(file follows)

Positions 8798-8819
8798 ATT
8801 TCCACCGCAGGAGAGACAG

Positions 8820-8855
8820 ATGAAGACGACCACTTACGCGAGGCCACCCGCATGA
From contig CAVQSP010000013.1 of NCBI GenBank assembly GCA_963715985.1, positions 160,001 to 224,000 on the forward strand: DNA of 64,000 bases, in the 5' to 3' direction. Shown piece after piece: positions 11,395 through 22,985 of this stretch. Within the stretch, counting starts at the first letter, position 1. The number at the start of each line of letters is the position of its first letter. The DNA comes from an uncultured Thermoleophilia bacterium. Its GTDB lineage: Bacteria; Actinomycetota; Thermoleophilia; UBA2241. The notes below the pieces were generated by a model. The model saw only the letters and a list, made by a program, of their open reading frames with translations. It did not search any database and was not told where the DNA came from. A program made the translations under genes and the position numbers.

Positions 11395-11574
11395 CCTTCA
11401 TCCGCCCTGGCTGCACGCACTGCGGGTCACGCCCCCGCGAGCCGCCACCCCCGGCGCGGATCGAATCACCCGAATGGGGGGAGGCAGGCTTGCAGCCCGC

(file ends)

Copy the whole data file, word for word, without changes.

Positions 8798-8819
8798 ATT
8801 TCCACCGCAGGAGAGACAG

Positions 8820-8855
8820 ATGAAGACGACCACTTACGCGAGGCCACCCGCATGA
From contig CAVQSP010000013.1 of NCBI GenBank assembly GCA_963715985.1, positions 160,001 to 224,000 on the forward strand: DNA of 64,000 bases, in the 5' to 3' direction. Shown piece after piece: positions 11,395 through 22,985 of this stretch. Within the stretch, counting starts at the first letter, position 1. The number at the start of each line of letters is the position of its first letter. The DNA comes from an uncultured Thermoleophilia bacterium. Its GTDB lineage: Bacteria; Actinomycetota; Thermoleophilia; UBA2241. The notes below the pieces were generated by a model. The model saw only the letters and a list, made by a program, of their open reading frames with translations. It did not search any database and was not told where the DNA came from. A program made the translations under genes and the position numbers.

Positions 11395-11574
11395 CCTTCA
11401 TCCGCCCTGGCTGCACGCACTGCGGGTCACGCCCCCGCGAGCCGCCACCCCCGGCGCGGATCGAATCACCCGAATGGGGGGAGGCAGGCTTGCAGCCCGC